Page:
Today, we are on location in the Country Club Plaza area in Kansas City interviewing Christine Kemper. Christine is the founder and board chair of the Charter School Kansas City Girls Preparatory Academy, or KCGPA. Let me just be clear here, when we met Christine a couple weeks ago, we’ve become great friends in a couple of weeks. We got the great tour with her and some other amazing women in the community and what I think was so amazing, the thing that really resonated with us, is the philosophy is, you lead with love.  There are many things Christine does, but this is a story we want to share today, leading with love. Let’s tell that story.

Listeners may go to the show notes and read her bio, but when we got a chance to tour this charter school in the northeast area of Kansas City, and that’s 17th and Van Brunt, we were walking down the hallway with Christine and a group of really amazing women, and we noticed a document with the character strengths they aspire to have their students possess. This document was posted on the wall in many locations and what stopped us in our tracks, what was it JRT? It was number 10, it was presence.  I just loved their definition of it.  It was the last trait right at the bottom and it says this trait might look like actively participating in a conversation or activity by fully engaging, by listening, asking questions, and speaking up actively and continuously tracking the speaker.

And Christine is sitting right here with us going, they’re just talking about me.  Yes, we are. So these students are learning how to speak with presence. Christine, welcome to the Speak with Presence podcast. Thank you for having me. We’re so glad that you’re here. We invited you to be on our podcast because of how you use your voice to create change for young girls.

What inspired you to lead with love and use your voice to launch this academy? I’d say that it was a process. I moved to Kansas City about 30 years ago and was super surprised upon coming here to find out that our public school system really didn’t serve all of the kids. And I have been involved with various schools since then, a couple of charter schools, De La Salle Academy and University Academy over the years because I have come to understand that charters can be a real agent for change in a system that sometimes is maybe too large, maybe too bureaucratic.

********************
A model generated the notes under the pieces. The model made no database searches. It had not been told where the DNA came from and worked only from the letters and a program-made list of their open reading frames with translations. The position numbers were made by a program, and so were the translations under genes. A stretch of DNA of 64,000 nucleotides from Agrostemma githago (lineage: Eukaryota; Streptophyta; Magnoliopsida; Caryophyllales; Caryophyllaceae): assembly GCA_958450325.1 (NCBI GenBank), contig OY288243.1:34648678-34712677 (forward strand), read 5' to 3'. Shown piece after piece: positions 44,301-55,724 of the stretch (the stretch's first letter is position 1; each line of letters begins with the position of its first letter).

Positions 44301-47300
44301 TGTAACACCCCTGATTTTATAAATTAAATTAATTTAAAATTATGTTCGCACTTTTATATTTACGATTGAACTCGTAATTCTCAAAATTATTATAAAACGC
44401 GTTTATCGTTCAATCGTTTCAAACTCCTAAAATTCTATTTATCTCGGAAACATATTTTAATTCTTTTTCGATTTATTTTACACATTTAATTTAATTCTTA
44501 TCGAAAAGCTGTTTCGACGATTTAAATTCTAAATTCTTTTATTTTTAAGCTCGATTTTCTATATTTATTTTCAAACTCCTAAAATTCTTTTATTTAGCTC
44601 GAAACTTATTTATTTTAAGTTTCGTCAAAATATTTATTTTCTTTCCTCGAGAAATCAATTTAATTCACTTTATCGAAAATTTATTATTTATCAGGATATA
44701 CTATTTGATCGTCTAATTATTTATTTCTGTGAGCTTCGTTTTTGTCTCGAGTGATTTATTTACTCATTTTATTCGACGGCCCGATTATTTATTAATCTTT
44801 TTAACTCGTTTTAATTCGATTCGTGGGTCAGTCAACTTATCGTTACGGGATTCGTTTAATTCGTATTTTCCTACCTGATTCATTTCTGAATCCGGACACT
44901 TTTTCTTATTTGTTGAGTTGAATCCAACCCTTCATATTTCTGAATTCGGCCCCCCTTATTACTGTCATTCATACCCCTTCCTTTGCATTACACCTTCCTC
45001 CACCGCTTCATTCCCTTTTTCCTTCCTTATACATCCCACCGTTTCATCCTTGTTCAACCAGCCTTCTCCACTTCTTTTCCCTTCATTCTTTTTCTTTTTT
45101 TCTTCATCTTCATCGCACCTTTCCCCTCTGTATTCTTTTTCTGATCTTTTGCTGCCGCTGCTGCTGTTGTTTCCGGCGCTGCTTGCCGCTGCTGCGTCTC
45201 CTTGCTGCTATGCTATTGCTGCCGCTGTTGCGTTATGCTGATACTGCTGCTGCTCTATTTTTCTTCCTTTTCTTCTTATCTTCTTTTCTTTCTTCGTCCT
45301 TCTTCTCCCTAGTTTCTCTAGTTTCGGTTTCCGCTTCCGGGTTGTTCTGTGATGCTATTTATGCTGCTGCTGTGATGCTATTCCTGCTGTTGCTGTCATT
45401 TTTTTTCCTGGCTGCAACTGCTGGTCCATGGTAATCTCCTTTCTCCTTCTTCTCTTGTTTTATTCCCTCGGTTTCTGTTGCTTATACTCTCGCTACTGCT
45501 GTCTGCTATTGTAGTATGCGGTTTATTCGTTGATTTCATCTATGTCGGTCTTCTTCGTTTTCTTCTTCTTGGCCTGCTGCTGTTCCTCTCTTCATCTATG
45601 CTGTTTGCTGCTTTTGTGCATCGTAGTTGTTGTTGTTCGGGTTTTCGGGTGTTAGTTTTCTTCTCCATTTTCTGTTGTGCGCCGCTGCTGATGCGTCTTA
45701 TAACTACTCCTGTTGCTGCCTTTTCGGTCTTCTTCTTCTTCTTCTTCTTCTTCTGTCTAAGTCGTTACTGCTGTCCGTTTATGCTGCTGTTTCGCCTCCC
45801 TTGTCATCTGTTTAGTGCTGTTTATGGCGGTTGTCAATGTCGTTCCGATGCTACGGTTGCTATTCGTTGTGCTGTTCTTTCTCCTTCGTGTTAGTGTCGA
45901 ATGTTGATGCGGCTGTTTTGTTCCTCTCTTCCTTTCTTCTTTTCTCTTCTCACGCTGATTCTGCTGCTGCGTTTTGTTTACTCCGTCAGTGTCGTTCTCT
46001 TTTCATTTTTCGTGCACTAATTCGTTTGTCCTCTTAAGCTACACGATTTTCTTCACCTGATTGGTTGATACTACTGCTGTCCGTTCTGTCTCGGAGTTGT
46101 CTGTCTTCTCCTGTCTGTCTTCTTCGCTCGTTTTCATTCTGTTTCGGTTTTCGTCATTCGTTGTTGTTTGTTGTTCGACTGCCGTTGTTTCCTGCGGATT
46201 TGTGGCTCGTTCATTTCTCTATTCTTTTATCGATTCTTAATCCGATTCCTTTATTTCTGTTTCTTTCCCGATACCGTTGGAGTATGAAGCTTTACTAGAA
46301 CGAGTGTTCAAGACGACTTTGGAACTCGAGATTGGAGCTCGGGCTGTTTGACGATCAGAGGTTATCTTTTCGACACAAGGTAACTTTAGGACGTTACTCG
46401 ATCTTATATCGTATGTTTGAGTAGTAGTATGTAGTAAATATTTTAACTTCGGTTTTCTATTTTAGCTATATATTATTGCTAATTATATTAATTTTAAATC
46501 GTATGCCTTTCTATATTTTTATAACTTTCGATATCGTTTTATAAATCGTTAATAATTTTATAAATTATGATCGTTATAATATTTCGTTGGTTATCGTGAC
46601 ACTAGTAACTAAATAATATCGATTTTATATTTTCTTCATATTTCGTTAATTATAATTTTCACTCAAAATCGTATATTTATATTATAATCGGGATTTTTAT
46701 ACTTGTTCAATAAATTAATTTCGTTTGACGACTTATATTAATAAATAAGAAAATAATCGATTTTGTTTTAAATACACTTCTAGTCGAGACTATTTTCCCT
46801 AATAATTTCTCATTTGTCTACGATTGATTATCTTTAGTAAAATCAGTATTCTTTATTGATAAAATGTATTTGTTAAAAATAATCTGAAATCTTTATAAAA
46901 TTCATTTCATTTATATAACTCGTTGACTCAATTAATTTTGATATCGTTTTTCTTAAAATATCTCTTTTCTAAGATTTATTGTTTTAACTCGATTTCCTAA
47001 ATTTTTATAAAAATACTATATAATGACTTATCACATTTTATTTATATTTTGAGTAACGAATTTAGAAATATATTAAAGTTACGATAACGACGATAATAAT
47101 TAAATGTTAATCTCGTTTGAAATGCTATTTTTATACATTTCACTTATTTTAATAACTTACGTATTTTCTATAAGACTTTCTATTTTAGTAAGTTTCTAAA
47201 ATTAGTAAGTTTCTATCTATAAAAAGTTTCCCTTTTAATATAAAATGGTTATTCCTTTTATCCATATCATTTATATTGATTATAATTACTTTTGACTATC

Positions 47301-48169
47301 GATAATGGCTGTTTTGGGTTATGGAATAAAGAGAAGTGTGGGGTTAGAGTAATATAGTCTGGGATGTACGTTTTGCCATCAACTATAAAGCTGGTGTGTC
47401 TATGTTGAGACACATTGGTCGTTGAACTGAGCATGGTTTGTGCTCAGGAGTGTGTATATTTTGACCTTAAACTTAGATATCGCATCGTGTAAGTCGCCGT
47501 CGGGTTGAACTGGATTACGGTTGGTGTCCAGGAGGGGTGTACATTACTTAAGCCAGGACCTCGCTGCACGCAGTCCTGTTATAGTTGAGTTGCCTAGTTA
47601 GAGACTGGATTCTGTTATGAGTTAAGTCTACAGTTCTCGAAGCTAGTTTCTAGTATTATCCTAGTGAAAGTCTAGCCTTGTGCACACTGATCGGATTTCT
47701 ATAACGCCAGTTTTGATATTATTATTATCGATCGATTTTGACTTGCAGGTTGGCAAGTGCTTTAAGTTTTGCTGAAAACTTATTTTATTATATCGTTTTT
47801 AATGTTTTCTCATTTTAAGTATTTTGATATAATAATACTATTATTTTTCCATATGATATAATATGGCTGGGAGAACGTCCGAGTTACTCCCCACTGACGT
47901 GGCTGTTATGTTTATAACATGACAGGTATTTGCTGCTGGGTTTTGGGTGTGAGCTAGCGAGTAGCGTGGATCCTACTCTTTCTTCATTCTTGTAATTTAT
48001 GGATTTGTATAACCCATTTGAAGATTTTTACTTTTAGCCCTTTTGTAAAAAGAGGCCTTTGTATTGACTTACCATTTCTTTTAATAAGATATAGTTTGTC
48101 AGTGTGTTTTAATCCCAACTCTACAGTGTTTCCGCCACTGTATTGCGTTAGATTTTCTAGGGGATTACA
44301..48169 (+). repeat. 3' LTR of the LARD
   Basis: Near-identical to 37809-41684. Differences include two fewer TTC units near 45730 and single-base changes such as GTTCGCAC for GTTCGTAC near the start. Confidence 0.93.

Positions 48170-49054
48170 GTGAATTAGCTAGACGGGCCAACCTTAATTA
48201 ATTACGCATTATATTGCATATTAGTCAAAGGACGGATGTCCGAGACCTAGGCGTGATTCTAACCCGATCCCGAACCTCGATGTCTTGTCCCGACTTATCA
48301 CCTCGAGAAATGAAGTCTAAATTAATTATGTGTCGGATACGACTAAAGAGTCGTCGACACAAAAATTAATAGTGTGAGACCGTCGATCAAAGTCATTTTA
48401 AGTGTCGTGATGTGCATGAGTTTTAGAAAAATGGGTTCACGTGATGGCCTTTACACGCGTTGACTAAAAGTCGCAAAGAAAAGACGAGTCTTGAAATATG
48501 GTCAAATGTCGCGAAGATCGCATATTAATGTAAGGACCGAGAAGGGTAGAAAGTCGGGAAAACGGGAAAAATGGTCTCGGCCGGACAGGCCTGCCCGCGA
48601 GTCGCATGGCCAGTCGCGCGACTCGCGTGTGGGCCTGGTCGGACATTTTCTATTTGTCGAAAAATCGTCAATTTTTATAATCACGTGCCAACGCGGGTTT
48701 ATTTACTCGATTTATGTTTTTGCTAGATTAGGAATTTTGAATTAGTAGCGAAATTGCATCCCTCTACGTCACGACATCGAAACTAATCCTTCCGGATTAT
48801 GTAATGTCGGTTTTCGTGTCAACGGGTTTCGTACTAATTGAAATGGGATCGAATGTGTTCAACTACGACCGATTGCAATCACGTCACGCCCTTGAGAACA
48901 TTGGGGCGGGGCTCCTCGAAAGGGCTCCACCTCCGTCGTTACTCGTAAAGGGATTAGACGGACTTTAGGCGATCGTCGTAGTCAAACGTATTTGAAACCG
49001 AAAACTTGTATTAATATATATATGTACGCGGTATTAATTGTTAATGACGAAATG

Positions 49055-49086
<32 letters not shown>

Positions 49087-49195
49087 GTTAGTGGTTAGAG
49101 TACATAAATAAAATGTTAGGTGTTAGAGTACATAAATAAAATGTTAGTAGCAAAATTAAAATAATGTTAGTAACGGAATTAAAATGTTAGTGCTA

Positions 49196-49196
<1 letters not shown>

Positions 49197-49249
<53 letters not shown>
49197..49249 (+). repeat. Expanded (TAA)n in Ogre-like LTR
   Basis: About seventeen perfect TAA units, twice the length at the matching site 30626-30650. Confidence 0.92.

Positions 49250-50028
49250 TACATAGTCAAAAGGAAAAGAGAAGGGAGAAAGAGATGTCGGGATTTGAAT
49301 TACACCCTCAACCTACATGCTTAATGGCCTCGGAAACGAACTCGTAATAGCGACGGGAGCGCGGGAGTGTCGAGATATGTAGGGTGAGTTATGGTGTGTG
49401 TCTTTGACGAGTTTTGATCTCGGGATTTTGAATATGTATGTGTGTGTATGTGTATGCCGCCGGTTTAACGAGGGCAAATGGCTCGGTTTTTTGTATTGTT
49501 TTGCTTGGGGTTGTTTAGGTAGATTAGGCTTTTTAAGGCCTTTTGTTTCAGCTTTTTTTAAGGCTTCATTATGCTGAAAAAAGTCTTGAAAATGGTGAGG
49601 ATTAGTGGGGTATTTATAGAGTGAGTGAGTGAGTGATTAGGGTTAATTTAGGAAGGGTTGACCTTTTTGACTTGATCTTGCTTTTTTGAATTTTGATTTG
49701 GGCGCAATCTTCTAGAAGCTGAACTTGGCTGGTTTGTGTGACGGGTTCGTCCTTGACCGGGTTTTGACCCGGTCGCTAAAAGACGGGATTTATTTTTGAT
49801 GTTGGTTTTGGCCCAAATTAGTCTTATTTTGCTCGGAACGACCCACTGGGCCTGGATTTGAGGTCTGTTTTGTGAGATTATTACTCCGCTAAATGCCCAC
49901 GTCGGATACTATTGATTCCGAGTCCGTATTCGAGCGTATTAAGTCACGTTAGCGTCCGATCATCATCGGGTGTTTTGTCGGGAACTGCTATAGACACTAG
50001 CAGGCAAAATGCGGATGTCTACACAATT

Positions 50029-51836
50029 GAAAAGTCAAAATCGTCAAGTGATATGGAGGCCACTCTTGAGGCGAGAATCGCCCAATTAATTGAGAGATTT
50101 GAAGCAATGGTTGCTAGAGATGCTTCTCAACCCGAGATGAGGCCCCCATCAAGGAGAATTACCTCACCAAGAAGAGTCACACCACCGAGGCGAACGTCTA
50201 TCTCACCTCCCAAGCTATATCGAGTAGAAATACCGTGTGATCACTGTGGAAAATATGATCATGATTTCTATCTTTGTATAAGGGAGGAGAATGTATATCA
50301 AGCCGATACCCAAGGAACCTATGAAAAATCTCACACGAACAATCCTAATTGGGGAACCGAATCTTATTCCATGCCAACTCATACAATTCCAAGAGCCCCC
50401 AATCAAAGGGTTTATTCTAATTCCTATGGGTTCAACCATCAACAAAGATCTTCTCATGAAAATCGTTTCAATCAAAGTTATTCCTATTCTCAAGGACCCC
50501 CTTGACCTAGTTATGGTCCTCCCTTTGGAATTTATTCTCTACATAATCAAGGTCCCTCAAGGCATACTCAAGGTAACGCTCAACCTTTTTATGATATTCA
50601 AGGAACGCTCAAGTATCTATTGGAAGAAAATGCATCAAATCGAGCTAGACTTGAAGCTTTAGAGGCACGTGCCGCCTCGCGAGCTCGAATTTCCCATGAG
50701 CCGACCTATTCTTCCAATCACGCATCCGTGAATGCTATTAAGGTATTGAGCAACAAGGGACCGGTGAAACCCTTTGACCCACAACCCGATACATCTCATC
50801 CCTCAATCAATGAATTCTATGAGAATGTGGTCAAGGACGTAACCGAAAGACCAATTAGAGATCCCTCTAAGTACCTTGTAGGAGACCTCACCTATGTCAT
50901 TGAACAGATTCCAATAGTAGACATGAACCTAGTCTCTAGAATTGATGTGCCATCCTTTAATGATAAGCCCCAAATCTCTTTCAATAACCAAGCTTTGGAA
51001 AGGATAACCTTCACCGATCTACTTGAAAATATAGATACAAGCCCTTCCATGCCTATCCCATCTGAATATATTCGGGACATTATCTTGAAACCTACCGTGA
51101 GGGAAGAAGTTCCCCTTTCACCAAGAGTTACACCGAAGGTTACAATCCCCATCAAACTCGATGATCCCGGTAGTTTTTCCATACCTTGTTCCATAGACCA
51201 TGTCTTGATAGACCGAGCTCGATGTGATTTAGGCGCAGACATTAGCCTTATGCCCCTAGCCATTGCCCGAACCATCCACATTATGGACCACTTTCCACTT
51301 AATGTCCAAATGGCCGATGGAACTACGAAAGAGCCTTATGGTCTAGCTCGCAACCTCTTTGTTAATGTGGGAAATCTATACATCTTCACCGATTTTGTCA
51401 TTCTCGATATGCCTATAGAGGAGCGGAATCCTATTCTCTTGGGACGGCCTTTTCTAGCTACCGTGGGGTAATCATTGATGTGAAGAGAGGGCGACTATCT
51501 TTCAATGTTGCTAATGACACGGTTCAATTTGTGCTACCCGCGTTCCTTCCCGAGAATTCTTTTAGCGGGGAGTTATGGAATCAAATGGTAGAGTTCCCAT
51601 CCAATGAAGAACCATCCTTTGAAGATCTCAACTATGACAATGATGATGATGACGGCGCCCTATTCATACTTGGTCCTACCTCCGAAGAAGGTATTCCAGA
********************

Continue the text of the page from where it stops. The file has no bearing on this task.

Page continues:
I don’t know what it is that has caused the historic challenges in the public district here, but I do know that charters have been a great answer. And so, I didn’t really ever set out to found a new school, but I don’t think founders generally do set out to. Entrepreneurs usually spot a problem and try to find a solution. 

And the problem for me was that decades after moving here, we still weren’t moving the needle for all kids in the public system. And particularly not in the deep northeast part of Kansas City, which is generally east of Troost and north of Truman. And it’s the area that most often has gone underserved. 

It’s the area that has the most unmet demand for performing school seats. It lacks affordable housing. Anyway, why was that area of Kansas City an important place to found a charter? Well, actually it’s interesting. There are now a couple dozen charters in Kansas City, and many of them are concentrated in areas.

There are some fantastic charter schools in the Brookside area, but there really aren’t many in the northeast.  So, to answer your question, yes, there, there are a couple. Guadalupe is in the northeast and they’re fantastic. SVN is in the northeast, they’re fantastic. But in the media area where we are beyond those two schools, what we have is a great deal of unmet demand for performing school seats.